Long-term unemployment can be a detriment to getting a job. According to a recent Economist article, almost half of unemployed workers have been off the job for more than six months. Employers can perceive a candidate’s skills are out-of-date or worse that if he was a worthwhile employee he’d still be employed.
Long-term unemployment is a perception problem for the job seeker too.
Many who I’ve spoken with have lost confidence in their employability, dropping resumes wherever and whenever they can, saying, "I’ll take anything." Unfortunately, employers won’t take "any employee" so it’s a self-fulfilling prophecy when the candidate doesn’t land a job.
Because of the "damaged goods" stigma that unemployment can carry, the long-term unemployed also stop networking with employed friends. Preferring instead people in similar circumstances, this type of networking creates further challenges, as employed colleagues are the ones more apt to be in a position to offer a job than those unemployed.
So what can you do to land a job in 2011 even if you haven’t worked in 2010?
- Make it clear if you were part of a mass-layoff – This lets a potential employer know that you lost your job through no fault of your own and that your layoff wasn’t due to poor performance. Having solid references from your last job will reinforce that you are not "damaged goods."
- Maintain or improve your skills & experience between jobs – Contact your previous employer and those in your network regarding freelance projects. This way you can keep current and bring in some extra money. For those on unemployment benefits, try volunteering for a non-profit organization using your skills. Garnering additional references from these experiences will demonstrate your skills are far from rusty.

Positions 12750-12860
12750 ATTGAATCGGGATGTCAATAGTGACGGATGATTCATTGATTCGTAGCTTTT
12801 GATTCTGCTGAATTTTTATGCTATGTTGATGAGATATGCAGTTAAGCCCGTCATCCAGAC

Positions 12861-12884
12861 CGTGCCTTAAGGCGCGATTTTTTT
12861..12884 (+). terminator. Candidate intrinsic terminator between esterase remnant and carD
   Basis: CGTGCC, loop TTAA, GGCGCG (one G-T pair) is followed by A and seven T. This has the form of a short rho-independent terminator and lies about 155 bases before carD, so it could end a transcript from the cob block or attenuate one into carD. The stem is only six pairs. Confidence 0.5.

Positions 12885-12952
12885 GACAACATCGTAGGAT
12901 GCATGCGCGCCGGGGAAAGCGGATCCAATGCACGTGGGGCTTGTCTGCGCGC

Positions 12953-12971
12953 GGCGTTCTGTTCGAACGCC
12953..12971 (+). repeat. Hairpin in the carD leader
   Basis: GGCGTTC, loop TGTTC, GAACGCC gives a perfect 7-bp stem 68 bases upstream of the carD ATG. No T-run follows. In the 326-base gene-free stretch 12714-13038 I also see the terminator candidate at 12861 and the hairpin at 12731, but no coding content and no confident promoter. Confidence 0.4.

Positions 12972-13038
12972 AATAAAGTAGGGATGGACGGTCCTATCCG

To really raise the bar and get noticed…
- Be in it for more than the paycheck – Employers can sense desperation. If a job is just a means to a paycheck, that can turn off to a hiring manager. Instead, take an authentic interest in the organization(s) you’re interviewing with by researching online, learning about the company history and goals, and talking to people who work there. Show that this is more than just a job to you and you’ll show you’re more than just another candidate.
- Start something – A project, a business, a nonprofit/charitable project – start something close to your heart that has the opportunity for real impact. Recently I was inspired to hear how one woman used her "free time" after a layoff to join the board of her homeowner’s association. She took on a leadership role (a new responsibility for her) and has since doubled the association’s reserve of funds despite a difficult economy. She’s realized her natural talent for turning around mismanaged properties and is now applying for paid positions in her new field (at the same pay she was used to making in her prior career.) Show that you can create opportunity despite adversity and your ingenuity will impress employers who sorely need that trait in all employees these days.
- Manage your resume – Don’t forget to track your experience-building activities between jobs (paid and unpaid) whether freelance work, pro-bono projects, coursework, travel sabbaticals or even your own start-up. It will demonstrate a valued employable trait – using time wisely.
Oprah put it well, "Turn your wounds into wisdom."
Rather than seeing your unemployment as a steady decline in your employability, turn the tables and see it as a chance to use your time and talents for positive change. More than just pure optimism, taking smart actions like these will improve your confidence and the confidence employers have in hiring you in the New Year!
(Photo courtesy of Mjcrodez.)